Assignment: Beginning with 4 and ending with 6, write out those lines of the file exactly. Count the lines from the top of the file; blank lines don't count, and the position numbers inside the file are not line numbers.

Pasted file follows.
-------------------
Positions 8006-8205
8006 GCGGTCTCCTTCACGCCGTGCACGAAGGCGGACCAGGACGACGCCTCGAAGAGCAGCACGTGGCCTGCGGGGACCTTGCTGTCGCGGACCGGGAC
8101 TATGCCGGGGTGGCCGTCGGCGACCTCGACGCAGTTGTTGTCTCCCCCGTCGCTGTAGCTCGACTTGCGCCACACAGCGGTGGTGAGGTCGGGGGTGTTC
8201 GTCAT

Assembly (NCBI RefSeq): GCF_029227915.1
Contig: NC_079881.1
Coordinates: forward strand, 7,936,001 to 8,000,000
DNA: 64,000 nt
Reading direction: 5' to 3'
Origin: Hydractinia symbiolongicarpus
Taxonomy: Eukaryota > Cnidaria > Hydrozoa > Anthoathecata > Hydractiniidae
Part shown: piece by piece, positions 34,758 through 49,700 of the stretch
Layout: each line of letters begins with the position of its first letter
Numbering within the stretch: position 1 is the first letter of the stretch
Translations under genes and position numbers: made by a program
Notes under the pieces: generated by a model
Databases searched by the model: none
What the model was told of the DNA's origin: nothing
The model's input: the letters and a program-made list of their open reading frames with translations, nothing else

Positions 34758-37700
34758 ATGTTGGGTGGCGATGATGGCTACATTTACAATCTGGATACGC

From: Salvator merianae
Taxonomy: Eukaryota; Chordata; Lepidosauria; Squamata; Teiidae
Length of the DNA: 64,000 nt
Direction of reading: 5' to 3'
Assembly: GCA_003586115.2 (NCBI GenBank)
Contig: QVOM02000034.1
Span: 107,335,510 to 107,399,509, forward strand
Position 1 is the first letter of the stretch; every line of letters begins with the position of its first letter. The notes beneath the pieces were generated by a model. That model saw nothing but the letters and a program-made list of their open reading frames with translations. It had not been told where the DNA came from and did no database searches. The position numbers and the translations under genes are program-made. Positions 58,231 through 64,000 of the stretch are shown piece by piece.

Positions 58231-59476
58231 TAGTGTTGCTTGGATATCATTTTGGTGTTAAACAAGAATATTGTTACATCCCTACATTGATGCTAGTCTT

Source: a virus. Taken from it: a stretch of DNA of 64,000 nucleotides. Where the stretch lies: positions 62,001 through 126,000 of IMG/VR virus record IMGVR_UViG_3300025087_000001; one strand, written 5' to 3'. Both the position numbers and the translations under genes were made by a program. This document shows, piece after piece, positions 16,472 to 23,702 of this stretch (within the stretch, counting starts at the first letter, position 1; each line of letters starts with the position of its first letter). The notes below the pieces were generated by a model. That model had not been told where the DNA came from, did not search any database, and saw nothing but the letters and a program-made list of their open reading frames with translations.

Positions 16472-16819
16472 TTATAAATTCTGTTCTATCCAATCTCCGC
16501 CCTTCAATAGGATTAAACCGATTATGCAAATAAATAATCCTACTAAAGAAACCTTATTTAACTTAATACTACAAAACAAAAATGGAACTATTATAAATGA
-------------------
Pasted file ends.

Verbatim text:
8201 GTCAT

Assembly (NCBI RefSeq): GCF_029227915.1
Contig: NC_079881.1